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January 29, 2004

From the LA Times.

It looks like OEF may start figuring more prominently in the news.

U.S. Troops Gear Up For Bin Laden

Spring operation will aim to capture or kill Taliban and Al Qaeda fighters leaving winter bivouacs in Pakistani border region.

By Josh Meyer and John Hendren, Times Staff Writers. Times staff writer Paul Richter contributed to this report.

WASHINGTON — Determined to capture or kill Osama bin Laden after two years of fruitless searching, U.S. troops are mustering for a spring offensive along Afghanistan's border with Pakistan, Defense Department and other officials said Wednesday. The new operation comes as the Bush administration debates whether to press Pakistan harder to allow the U.S. to take the fight into its territory.

Fruitless in that we haven't landed Bin Laden or produced his corpse, perhaps. In terms of capturing bad guys, blowing up materiel, and gathering intel and refining our techniques for gathering it... not fruitless.

Two administration officials said some senior Pentagon officials were pushing for an aggressive hunt for Al Qaeda inside Pakistan, while some officials at the State Department and in the National Security Council argued that Musharraf's already fragile regime, under growing pressure from Islamic hard-liners, would be further destabilized if he allowed foreign troops to operate on Pakistani soil.

Musharraf survived two assassination attempts in recent weeks and has said he suspected the Al Qaeda terrorist network was behind the attacks. As fundamentalist factions continue to gain support in Pakistan, Bush administration officials fear another attempt or a coup could lead to a new regime more hostile to American interests and more supportive of the Taliban and Al Qaeda.

This looks like another area where we can debate military approaches or police approaches. The Paks have been trying police. Mebbe it's time to shift. Simple reality is, the Pak government doesn't rule all of Pakistan. A good chunk of the province of Waziristan is more akin to the Wild Wild West before the arrival of the Army than it is an integrated member of the polity.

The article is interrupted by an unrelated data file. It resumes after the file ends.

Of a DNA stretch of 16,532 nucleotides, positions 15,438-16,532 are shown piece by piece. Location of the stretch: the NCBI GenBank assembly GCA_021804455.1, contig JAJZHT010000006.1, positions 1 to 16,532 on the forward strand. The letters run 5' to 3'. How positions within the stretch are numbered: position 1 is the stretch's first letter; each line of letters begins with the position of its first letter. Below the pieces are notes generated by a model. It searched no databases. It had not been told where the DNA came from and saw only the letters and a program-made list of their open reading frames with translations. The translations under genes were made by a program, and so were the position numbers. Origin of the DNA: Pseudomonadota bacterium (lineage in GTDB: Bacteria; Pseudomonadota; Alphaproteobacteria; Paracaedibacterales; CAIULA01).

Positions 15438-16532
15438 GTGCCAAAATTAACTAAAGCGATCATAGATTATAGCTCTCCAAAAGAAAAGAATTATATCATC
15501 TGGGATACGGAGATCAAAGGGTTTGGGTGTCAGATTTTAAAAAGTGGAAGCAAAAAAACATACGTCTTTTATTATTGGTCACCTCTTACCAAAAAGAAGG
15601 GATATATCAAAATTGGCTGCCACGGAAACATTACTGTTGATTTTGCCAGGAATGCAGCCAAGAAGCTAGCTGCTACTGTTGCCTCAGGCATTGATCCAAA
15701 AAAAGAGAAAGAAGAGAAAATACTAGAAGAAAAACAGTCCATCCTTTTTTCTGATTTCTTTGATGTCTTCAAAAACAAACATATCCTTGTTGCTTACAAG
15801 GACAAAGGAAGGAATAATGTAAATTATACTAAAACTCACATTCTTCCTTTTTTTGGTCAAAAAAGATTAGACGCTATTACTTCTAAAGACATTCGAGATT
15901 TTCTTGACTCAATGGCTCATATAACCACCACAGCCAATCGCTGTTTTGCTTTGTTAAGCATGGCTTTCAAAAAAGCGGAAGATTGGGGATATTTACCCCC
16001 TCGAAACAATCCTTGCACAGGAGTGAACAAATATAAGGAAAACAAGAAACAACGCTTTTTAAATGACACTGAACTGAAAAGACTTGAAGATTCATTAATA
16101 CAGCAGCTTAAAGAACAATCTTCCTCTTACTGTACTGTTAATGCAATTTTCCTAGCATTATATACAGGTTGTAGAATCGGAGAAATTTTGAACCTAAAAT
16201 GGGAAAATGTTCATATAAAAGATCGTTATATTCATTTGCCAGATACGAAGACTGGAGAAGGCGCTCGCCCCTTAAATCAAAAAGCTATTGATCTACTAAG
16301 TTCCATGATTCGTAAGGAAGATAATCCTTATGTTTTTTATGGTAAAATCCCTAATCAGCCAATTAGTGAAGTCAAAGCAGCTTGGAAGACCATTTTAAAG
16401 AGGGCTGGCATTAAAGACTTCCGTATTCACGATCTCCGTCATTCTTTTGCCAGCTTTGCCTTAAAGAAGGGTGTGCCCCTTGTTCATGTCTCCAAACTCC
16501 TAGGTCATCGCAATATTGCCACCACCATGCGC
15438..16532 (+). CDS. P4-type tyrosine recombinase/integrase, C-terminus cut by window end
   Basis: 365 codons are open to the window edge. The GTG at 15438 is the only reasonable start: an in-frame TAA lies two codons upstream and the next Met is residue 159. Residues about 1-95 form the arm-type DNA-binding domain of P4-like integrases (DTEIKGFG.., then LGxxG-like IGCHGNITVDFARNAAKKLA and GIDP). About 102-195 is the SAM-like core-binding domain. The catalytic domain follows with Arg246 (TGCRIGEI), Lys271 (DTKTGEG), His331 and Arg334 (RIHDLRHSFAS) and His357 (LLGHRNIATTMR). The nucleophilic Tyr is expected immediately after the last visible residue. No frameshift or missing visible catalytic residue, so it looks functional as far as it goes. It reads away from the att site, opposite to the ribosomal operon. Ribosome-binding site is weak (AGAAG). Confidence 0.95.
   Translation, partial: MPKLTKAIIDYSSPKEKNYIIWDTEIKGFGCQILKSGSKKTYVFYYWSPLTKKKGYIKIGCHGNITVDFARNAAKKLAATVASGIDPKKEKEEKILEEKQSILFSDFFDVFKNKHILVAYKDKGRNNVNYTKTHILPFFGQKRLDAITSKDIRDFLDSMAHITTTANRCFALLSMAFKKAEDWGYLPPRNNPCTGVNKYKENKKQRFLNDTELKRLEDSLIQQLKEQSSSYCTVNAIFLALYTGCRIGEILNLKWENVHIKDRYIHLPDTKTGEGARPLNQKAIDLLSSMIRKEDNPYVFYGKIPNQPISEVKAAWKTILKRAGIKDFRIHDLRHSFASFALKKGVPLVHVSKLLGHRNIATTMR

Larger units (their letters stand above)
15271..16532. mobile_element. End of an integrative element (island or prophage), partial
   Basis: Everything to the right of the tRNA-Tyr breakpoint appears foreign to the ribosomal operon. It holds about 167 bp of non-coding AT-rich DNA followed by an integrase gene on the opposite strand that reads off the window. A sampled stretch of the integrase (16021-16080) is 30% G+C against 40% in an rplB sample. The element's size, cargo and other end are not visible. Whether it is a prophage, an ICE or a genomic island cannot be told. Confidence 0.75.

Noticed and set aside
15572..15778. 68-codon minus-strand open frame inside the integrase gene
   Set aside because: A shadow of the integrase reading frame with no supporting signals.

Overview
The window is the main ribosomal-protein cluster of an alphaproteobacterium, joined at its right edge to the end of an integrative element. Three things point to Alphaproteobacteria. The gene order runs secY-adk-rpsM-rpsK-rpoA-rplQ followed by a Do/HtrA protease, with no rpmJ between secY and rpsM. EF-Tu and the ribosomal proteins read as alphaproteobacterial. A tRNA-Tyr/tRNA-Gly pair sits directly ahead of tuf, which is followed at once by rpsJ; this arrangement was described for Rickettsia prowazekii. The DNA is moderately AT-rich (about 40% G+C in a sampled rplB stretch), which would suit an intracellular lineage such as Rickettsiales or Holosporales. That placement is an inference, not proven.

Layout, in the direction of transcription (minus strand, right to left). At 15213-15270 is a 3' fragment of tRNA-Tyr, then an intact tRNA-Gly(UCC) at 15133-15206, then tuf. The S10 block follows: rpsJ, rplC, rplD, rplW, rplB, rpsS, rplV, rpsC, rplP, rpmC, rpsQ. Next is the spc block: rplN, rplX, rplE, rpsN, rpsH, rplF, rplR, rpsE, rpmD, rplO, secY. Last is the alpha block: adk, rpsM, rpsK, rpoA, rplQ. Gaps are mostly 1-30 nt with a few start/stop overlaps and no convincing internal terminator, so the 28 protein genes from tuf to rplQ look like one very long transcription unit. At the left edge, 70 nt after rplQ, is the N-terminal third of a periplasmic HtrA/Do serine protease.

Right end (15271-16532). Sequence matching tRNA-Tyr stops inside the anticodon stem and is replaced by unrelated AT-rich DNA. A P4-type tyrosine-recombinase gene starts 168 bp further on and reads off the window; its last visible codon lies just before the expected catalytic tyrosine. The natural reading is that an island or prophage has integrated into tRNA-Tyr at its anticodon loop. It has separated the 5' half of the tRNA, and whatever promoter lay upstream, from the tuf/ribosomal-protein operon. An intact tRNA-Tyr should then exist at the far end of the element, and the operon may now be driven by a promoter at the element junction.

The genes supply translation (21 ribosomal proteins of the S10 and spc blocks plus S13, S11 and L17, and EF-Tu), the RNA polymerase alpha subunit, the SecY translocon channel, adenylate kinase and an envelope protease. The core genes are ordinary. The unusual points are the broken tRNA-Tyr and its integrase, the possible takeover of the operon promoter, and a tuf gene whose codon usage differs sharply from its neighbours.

U.S. officials stressed Wednesday that no military operations would be carried out inside Pakistan without Musharraf's approval. At a news conference at the World Economic Forum in Davos, Switzerland, last week, the Pakistani president ruled out such operations.

"No sir, that is not a possibility at all. It's a very sensitive issue," Musharraf said when asked if he would consider allowing U.S. troops to search for Bin Laden in Pakistan. "There is no room for any foreign elements coming and assisting us, we don't need any assistance."

One U.S. official said Pakistan was by far the most important country in the U.S. effort to find Bin Laden and several top aides.

"In our list of the top 10 countries who can help us in this," the official said, "eight of them are Pakistan."

All of which points out the very fragile nature of our ally. I don't know the answer - but we'd better play it right, 'cuz there's nukes in them thar hills.

Officials said Wednesday that the capture in December of Iraqi President Saddam Hussein had freed resources to press the hunt for Bin Laden and his fighters.

"There's an obvious ability now to refocus human assets on a far grander scale," the U.S. official said. "It's logical that the hunter-killer types would now be turned loose to deal with this more aggressively."

Let's hope they can do the job. We're getting better at it.